Baby steps towards the future gardens of Beebe

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Manalto
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Re: Baby steps towards the future gardens of Beebe

Postby Manalto » Thu Sep 28, 2017 6:44 pm

I can't tell without a photograph of the plant itself but one that bears a strong resemblance to the photo (and tends to spread itself around in residential neighborhoods) is Lychnis coronaria, rose campion. It's an old-fashioned species that's borderline invasive here but I tolerate it for its early-summer display of magenta flowers, then cut it back to limit its spread. Here's some in bloom:

ImageLychnis 020 by James McInnis, on Flickr


James




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Lily left the valley
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Re: Baby steps towards the future gardens of Beebe

Postby Lily left the valley » Fri Sep 29, 2017 5:03 pm

Manalto wrote:I can't tell without a photograph of the plant itself but one that bears a strong resemblance to the photo (and tends to spread itself around in residential neighborhoods) is Lychnis coronaria, rose campion. It's an old-fashioned species that's borderline invasive here but I tolerate it for its early-summer display of magenta flowers, then cut it back to limit its spread. Here's some in bloom:

ImageLychnis 020 by James McInnis, on Flickr
The campion leaves always seem more upright to me. I tried to take a picture with the good camera, but it's acting up, so I grabbed the bad camera.

Image

Here's the photo I posted yesterday from the web for comparison:
Image

I did just find one tidbit that would explain why no flowers.
"Most everyone is familiar with mullein, Verbascum thapsis, the “flannel plant”. Even if you don’t know what it is, it’s rather conspicuous with it’s basil rosette of big, grayish green, downy, feltlike, ovate leaves, or it’s 2nd year flower spikes, sometimes towering 5 to 6 feet tall, with yellow flowers blooming cylindricaly at the top."

So maybe next year the flowers will show up.
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Lily left the valley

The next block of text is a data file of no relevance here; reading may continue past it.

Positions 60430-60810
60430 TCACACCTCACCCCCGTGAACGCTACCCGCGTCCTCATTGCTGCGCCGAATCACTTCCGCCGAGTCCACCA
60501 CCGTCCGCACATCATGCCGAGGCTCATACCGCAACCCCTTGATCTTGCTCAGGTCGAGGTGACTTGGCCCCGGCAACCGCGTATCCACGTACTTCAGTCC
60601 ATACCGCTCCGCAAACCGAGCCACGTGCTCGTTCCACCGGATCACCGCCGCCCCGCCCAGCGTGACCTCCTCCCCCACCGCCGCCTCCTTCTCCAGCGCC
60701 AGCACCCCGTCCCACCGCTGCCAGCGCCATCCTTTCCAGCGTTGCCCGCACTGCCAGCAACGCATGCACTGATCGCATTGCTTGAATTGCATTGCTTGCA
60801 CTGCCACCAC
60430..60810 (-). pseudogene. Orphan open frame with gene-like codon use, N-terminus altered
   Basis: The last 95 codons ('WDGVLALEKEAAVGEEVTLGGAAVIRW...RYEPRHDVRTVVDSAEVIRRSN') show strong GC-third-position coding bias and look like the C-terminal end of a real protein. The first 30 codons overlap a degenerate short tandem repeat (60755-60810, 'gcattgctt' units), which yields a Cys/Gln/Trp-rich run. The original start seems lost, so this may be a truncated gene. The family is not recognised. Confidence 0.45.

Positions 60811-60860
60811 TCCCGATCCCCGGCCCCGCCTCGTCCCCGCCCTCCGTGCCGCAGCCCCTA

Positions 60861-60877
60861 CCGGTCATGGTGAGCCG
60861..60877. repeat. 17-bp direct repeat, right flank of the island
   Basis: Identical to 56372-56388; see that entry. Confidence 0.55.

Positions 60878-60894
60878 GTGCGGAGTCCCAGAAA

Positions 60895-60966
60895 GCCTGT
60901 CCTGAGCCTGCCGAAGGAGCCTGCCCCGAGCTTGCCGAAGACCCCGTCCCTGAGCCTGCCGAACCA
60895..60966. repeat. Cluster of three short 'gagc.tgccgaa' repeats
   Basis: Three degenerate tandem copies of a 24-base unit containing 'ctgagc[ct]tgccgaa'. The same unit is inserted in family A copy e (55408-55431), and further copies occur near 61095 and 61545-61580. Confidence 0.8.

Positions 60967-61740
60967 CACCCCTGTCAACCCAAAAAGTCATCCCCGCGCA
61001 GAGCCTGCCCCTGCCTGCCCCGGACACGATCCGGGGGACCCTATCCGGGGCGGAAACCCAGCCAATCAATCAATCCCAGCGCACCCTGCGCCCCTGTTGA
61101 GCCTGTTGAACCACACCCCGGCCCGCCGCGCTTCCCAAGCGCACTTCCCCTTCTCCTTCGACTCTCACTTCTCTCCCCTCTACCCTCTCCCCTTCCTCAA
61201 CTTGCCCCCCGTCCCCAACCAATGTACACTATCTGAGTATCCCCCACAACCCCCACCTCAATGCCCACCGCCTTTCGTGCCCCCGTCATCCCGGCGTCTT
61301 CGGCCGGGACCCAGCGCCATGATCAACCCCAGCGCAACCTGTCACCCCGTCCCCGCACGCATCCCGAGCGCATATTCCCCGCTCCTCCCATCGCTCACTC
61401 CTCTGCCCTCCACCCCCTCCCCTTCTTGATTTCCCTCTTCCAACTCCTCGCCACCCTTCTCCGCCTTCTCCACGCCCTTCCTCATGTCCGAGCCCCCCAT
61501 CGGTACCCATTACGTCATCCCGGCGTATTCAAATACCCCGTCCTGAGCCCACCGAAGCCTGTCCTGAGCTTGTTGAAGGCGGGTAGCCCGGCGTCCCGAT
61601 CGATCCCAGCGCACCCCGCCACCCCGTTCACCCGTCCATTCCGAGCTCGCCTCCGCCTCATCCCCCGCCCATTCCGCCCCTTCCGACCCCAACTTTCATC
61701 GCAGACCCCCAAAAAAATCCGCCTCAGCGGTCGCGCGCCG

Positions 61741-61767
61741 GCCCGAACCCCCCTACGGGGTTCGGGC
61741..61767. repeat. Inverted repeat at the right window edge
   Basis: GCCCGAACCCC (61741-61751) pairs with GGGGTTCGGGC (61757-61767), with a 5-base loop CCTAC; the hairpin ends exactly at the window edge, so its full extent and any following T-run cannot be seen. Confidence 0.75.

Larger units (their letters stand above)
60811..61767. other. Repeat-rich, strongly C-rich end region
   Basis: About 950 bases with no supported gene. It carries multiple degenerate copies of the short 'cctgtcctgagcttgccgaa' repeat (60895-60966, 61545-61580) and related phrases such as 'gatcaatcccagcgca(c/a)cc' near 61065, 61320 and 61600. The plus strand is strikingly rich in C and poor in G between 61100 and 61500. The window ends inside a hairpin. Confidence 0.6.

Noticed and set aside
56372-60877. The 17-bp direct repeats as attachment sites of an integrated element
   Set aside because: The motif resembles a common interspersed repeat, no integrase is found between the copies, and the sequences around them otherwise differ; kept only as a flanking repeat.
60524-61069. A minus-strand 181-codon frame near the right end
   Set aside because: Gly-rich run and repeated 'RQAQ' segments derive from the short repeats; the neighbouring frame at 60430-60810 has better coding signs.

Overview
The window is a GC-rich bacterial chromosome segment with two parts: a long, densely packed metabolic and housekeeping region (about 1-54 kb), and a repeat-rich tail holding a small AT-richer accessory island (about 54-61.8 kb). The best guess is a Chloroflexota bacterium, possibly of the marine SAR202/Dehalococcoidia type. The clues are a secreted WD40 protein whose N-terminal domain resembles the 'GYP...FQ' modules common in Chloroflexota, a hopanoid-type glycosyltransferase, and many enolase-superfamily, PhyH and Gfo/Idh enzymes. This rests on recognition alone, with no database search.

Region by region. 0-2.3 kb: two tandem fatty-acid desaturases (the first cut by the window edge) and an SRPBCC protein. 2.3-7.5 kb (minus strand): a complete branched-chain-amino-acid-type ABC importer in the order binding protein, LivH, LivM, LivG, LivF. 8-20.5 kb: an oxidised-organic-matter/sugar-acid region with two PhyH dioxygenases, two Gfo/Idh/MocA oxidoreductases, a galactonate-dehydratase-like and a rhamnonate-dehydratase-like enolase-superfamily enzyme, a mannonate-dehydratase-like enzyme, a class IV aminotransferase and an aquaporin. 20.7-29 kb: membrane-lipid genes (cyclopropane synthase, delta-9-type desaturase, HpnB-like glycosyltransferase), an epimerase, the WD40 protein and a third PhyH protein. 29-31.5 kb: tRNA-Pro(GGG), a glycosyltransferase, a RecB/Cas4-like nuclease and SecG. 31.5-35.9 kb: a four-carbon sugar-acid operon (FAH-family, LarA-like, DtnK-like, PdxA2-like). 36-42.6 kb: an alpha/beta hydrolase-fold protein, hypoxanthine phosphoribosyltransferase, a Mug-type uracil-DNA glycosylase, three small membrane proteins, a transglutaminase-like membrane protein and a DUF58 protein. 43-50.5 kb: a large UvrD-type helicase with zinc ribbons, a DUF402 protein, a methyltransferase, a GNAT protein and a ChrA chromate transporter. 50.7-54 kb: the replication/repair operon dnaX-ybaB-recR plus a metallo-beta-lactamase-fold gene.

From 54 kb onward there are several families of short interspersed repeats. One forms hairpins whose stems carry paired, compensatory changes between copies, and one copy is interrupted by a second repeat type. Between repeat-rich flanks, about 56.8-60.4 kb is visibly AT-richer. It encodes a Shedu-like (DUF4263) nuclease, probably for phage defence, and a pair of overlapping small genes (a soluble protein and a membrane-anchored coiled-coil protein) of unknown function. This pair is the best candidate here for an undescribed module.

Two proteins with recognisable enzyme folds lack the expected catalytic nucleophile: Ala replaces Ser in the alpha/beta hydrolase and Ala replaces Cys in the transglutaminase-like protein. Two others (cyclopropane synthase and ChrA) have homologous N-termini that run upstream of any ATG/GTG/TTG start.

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Re: Baby steps towards the future gardens of Beebe

Postby Lily left the valley » Thu Nov 09, 2017 12:08 pm

So, lots has happened, and I've been too busy to post.

I can't remember if I ever said so, but my mystery plants (to Sean) did finally open, although the poor sunflowers suffered early when we had a weird cold patch in September. They didn't grow enough to seed, but that's ok. I still have a lot of seeds. I am still feeling a bit mixed about how few seeds I planted grew, but I did start them late, directly in the ground, and the pouch was old and not stored properly for a spell. So at least some made it, right? :P

Latest for now...I just harvested most of the milkweed seed pods the other day (some had already cracked and released). I also left two clumps as is, as I noticed both tiny orange mites and ladybirds munching them. I'm pretty sure they're all dead now, given last night's temperatures.

Seeing the ladybirds made my heart sing, though. I've been looking desperately for them all year since that last cold snap in the spring seemed to make the ones I'd seen vanish. I think the ones I saw might have been early bloomers from that weird Indian summer we had for a spell. Now, though, it's frost time. Friday it's not even supposed to break 40°F during the day.

We actually had a dusting of snow two nights ago. They were saying we'd get more later this week, but now they've changed it to rain.